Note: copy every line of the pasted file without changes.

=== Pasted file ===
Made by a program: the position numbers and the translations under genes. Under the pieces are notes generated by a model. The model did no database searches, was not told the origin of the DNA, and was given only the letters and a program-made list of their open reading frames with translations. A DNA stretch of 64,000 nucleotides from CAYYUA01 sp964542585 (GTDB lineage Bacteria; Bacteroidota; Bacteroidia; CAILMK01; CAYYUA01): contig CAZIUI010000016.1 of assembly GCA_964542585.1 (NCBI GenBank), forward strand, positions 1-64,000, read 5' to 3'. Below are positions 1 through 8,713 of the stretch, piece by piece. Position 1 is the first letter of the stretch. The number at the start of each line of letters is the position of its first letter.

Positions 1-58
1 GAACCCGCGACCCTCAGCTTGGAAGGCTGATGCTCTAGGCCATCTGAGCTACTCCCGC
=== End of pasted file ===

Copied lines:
Made by a program: the position numbers and the translations under genes. Under the pieces are notes generated by a model. The model did no database searches, was not told the origin of the DNA, and was given only the letters and a program-made list of their open reading frames with translations. A DNA stretch of 64,000 nucleotides from CAYYUA01 sp964542585 (GTDB lineage Bacteria; Bacteroidota; Bacteroidia; CAILMK01; CAYYUA01): contig CAZIUI010000016.1 of assembly GCA_964542585.1 (NCBI GenBank), forward strand, positions 1-64,000, read 5' to 3'. Below are positions 1 through 8,713 of the stretch, piece by piece. Position 1 is the first letter of the stretch. The number at the start of each line of letters is the position of its first letter.

Positions 1-58
1 GAACCCGCGACCCTCAGCTTGGAAGGCTGATGCTCTAGGCCATCTGAGCTACTCCCGC